For every occupation and routine around the world that is impacted, everyone has been heavily experiencing flexibility and adaptability in their life. Although I would not be surprised if everyone leaves this experience with adaptability and flexibility on their resume, I do think our team was able to gain a different level to this based on our circumstances. For us, the change impacted us in two different ways: our success for deliverables and emotionally. Students around the world are devastated they are required to go home and employees in the business world are adapting to online methods to stay successful, but our team experienced these both at once. I say this not to say we are the most impacted by this of anyone, but I have learned now that the skills of adaptability and flexibility are handled in completely different ways depending upon the nature it affects us. The emotional part of us wanted to resist and fight against the change, holding onto the selfishness of human nature when experiencing hurt. I don’t think this was something I was able to address until we are now here, three weeks later diving back into the scope of work. 

Using this experience of change to grow further, I think that if a similar situation were to present itself again, I would not reject the emotions I was feeling, but know that there is a larger picture which I am a part of. Not to be mistaken with the unhealthy nature of emotional compartmentalization, but rather to be more aware of how easily my professional decisions were impacted by personal feelings and to be more conscious of that in the future. Being able to adapt to a different work environment is one experience, but experiencing emotional change simultaneously with a change to my work execution and success is a completely different layer of adaptability I did not have prior.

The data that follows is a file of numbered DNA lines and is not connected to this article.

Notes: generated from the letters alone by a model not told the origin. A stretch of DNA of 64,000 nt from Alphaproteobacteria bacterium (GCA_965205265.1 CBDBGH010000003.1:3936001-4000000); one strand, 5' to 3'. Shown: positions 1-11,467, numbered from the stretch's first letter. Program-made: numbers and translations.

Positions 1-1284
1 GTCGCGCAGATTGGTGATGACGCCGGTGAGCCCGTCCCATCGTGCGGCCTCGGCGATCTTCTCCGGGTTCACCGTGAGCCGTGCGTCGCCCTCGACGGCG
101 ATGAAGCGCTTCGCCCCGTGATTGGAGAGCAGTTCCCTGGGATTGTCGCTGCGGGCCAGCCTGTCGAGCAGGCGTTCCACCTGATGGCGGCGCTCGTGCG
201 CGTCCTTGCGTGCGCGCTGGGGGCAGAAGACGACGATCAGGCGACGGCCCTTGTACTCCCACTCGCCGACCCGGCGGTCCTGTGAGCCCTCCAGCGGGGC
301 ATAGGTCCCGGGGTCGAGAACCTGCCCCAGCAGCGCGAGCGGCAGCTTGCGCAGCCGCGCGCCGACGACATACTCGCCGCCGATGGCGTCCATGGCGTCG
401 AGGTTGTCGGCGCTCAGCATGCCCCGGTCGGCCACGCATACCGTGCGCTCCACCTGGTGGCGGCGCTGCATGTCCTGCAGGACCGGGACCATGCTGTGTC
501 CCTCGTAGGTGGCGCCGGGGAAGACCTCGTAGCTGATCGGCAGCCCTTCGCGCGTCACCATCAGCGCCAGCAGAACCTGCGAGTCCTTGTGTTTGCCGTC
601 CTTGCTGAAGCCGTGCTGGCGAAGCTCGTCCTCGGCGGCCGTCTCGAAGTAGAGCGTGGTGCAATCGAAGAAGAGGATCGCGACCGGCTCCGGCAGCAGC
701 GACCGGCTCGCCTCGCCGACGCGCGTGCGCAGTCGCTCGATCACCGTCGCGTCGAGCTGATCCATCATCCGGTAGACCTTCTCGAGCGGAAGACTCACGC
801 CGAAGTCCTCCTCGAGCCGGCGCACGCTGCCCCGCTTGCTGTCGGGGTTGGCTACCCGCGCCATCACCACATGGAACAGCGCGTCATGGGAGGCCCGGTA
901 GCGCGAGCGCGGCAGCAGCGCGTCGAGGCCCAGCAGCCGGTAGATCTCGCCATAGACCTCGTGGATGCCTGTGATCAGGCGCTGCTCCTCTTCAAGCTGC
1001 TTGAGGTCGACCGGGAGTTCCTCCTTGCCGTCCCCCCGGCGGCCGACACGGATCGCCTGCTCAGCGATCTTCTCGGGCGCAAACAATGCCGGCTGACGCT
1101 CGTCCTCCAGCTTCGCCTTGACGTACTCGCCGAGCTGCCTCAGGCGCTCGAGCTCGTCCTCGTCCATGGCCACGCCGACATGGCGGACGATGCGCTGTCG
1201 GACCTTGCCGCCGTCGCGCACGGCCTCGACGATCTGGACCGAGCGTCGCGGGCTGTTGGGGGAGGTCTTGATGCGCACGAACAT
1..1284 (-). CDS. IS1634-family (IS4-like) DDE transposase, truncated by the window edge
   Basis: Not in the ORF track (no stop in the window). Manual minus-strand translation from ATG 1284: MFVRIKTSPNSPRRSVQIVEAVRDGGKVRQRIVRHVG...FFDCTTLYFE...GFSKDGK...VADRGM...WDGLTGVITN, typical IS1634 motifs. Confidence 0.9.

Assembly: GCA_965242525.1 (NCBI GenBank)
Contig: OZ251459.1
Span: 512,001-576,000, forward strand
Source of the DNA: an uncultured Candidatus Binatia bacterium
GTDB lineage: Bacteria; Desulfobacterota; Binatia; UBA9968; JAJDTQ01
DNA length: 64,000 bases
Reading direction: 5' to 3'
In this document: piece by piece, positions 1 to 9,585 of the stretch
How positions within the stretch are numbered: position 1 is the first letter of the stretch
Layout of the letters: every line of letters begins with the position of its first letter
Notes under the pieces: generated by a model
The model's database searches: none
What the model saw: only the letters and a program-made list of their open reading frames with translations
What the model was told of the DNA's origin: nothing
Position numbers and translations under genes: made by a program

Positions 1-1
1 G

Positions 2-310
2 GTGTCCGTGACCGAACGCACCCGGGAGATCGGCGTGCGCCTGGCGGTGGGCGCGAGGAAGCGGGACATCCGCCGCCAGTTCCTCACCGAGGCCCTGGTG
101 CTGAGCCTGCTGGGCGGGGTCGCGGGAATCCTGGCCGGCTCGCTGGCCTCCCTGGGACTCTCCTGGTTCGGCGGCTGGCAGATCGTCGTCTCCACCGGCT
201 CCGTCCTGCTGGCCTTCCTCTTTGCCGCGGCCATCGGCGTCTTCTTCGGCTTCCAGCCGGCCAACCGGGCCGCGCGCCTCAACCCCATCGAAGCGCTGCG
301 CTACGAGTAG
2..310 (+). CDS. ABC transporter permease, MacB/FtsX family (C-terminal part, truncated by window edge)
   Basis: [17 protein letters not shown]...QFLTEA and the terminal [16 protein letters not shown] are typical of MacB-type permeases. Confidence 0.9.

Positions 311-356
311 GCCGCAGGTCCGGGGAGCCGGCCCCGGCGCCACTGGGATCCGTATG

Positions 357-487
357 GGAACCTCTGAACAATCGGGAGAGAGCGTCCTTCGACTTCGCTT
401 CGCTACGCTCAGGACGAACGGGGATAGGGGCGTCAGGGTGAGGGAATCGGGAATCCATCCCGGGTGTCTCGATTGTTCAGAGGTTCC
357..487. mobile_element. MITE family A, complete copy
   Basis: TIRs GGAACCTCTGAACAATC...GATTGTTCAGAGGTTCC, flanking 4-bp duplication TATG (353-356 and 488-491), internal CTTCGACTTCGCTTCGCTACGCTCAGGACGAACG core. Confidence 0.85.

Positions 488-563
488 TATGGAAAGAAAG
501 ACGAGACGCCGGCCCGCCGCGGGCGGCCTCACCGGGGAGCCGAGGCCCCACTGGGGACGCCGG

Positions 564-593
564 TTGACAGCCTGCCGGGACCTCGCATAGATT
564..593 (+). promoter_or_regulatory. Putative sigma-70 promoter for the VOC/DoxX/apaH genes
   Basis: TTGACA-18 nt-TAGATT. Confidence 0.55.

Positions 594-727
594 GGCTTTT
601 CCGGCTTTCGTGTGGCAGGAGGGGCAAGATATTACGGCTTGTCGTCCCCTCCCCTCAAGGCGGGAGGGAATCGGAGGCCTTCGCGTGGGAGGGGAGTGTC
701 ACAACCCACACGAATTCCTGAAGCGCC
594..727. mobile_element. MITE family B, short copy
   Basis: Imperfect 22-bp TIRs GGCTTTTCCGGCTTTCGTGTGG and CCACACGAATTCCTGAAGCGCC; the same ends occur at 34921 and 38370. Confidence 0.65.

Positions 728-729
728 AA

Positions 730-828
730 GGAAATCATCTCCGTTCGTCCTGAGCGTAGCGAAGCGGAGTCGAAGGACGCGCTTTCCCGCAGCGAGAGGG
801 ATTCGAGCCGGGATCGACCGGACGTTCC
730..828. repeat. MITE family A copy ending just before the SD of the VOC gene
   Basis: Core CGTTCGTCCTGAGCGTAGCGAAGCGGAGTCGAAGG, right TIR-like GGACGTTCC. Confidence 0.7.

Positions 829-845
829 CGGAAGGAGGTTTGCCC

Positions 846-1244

It is disheartening that our group was not able to travel to Bolivia, but given the time that has passed and the events that have occurred, I have moved past these emotions for the most part. In a time of worry and uncertainty for our country, I have to remind myself that the challenges I am experiencing here and the emotions I feel at home are separate from the work we can do for CEOLI. Our group has now updated our scope of work with what can be achieved in the last few weeks. It is still hard to grasp how everyone is feeling, which is even more challenging being completely virtual. I can only hope that my other group members feel similarly to myself and are eager to provide what we can to CEOLI, rather than focus too much on what we are missing out on. Although it is a solemn post, I know that the dozens of other posts from students who could not study abroad for spring break or the remainder of the semester all are saying similar things with similar emotions. I can only hope the best for the students and NGOs like CEOLI are affected and for the future of our world, I suppose time will tell. Hopefully, by the time I write my last blog post, there will be a larger light at the end of the tunnel, but until then we will continue doing what we can to complete our deliverables and staying hopeful.